Do you serve or sell?

Think about a business philosophy that embraces “serve more" versus "sell more". First, let’s assume all businesses, regardless of their product or service sell something.

 

If you take a print magazine with a million person circulation, and a blog with a devout readership of 1 million, for the purpose of selling anything that can be sold online, the blog is infinitely more powerful, because it's only a click away.

Timothy Ferriss

That being the case, it would seem that selling more of whatever you sell would equal success. Simply put, stop selling and start connecting.   Adopt a "we exist to serve you" philosophy, and watch the sales happen.   An attitude of serving the needs or desires of consumers is portrayed in your positioning, branding and communicating. It is apparent in the brand's personality, tone, graphics and communications.   It is human nature to be more attracted to a proposition of serve me rather than sell to me.   Can you think of any businesses that give you a “we exist to serve you” impression?

Are you selling or serving? Do you hear the heart beat of your consumer?   Do you know what they need?   Do you know what moves them from "I don't really need that" to "even though I don't need that, I'm going to buy it"? Where is the tipping point? Learning this could be the turning point for your business.   This idea is not limited to businesses that are typically considered in the service industry like hotels, restaurants, and salons. It applies to every type of business.   There are ways for every product or service to fit into a service space with consumers.   Find it, and put that learning to work in your product or service design and marketing.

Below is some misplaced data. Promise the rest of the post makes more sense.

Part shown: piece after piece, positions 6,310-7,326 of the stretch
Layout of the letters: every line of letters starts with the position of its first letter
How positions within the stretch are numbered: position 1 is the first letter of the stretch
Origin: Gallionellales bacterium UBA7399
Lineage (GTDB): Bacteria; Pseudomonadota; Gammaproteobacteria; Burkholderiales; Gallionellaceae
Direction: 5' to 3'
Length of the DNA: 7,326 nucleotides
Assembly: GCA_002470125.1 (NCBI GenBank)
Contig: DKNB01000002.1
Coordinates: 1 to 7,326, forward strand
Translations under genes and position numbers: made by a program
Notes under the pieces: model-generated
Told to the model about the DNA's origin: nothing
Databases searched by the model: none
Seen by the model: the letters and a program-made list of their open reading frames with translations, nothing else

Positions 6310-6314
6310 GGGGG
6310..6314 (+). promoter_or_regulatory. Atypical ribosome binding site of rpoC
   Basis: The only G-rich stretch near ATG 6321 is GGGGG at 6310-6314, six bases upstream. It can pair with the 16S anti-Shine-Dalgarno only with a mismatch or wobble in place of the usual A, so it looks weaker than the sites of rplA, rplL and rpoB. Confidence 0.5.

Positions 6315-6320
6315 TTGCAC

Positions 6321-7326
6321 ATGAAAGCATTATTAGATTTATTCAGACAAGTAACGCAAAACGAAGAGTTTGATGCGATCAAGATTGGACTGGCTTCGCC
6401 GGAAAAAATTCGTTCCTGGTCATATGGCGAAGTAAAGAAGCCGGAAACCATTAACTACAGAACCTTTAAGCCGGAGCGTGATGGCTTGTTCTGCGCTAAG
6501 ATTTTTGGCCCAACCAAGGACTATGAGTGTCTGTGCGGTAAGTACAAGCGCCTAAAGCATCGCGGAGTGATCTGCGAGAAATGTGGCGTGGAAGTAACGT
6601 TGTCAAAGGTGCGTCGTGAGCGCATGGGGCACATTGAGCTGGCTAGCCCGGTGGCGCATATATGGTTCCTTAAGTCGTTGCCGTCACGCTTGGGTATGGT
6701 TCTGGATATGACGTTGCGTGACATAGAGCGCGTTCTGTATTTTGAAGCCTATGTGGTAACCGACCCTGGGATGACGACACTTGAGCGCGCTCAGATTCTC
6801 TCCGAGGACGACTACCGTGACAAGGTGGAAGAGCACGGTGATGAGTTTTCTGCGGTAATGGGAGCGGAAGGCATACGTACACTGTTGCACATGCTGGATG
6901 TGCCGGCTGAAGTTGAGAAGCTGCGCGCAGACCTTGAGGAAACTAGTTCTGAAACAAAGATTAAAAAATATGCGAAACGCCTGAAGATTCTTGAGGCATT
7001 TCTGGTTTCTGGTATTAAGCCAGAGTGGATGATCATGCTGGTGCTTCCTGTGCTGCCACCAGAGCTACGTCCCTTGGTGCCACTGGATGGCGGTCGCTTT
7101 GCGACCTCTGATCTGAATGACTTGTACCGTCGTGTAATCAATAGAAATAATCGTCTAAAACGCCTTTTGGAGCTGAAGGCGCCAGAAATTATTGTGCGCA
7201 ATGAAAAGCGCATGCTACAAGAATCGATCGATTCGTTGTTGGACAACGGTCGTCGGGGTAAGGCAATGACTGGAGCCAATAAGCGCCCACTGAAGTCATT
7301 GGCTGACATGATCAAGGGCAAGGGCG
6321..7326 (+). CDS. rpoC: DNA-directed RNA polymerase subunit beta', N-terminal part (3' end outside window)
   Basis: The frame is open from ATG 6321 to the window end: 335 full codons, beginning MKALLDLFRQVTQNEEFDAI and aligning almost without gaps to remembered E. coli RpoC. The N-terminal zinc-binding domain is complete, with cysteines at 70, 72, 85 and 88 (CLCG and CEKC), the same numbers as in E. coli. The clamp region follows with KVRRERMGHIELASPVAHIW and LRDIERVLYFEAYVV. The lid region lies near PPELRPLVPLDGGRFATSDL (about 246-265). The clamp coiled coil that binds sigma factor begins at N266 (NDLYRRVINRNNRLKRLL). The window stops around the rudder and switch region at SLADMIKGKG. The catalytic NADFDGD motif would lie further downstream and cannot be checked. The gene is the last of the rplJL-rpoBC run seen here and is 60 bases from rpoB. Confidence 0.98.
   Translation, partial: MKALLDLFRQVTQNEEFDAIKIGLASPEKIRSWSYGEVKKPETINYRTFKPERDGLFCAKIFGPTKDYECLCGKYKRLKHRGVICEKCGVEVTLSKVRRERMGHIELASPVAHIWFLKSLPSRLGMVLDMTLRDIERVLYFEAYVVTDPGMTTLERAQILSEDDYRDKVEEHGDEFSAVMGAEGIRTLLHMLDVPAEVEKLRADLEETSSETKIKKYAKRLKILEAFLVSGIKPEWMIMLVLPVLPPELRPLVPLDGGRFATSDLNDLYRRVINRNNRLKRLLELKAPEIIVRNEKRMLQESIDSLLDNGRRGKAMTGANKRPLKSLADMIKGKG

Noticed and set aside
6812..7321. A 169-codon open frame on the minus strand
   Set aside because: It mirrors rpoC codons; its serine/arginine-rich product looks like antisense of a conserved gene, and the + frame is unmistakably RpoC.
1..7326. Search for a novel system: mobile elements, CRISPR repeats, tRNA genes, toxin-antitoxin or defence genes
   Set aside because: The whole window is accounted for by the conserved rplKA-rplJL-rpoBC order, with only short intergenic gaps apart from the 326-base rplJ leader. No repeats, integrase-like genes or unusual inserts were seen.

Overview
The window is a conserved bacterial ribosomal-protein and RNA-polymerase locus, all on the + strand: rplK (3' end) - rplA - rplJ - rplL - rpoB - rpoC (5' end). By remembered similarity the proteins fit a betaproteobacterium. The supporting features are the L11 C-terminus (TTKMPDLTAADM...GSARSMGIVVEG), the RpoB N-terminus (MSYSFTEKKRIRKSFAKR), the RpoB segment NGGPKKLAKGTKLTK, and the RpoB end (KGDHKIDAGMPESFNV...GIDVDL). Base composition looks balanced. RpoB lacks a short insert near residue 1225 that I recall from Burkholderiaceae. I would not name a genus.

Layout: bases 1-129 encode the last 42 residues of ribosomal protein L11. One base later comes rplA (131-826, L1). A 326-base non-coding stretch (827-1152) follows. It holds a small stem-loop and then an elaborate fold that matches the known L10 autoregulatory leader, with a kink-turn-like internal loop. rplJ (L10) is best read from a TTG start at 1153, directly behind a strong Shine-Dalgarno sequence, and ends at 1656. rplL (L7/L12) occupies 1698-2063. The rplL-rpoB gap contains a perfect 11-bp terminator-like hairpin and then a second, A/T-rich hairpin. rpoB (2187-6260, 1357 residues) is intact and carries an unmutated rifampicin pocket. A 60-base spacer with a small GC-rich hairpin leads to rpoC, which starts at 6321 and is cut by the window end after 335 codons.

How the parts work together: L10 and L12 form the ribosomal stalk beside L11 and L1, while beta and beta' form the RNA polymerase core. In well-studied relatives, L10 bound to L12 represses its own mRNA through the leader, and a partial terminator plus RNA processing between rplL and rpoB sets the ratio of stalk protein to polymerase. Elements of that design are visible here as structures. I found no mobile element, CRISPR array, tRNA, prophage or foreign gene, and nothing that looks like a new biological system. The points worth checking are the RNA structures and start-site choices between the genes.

Economic – realizing how and when your target audience is comfortable (or not) with parting with their expendable income is crucial if your product or service is non-essential.   The paradigms have changed and so should your strategy.   Personalization – The one-size-fits-all strategy is less appealing among the young and emerging generation of consumers.   A universally appealing product or service can have customizing elements to it that add attraction and value perception.   Do you know what your target consumers consider those things to be?

Uniqueness – If there are a variety of options for the consumer to pick from, what sets your product or service apart?   What makes them pick yours over the others?   Are you on target with the four P’s – product, price, place (distribution), and promotion?

Indulgence – When are your target consumers most likely to indulge themselves? Is it strictly occasion driven?   What’s tempting?   Emotion drives the majority of purchases.   Let your target consumers tell you what moves them.   Listen and build your strategy based on what you hear.   Get in touch with your consumer. Learn how to first serve them, and then how they want you to sell to them.   If knowledge is power, consumer research may be the best investment you make in your business.

~Cari Pirello

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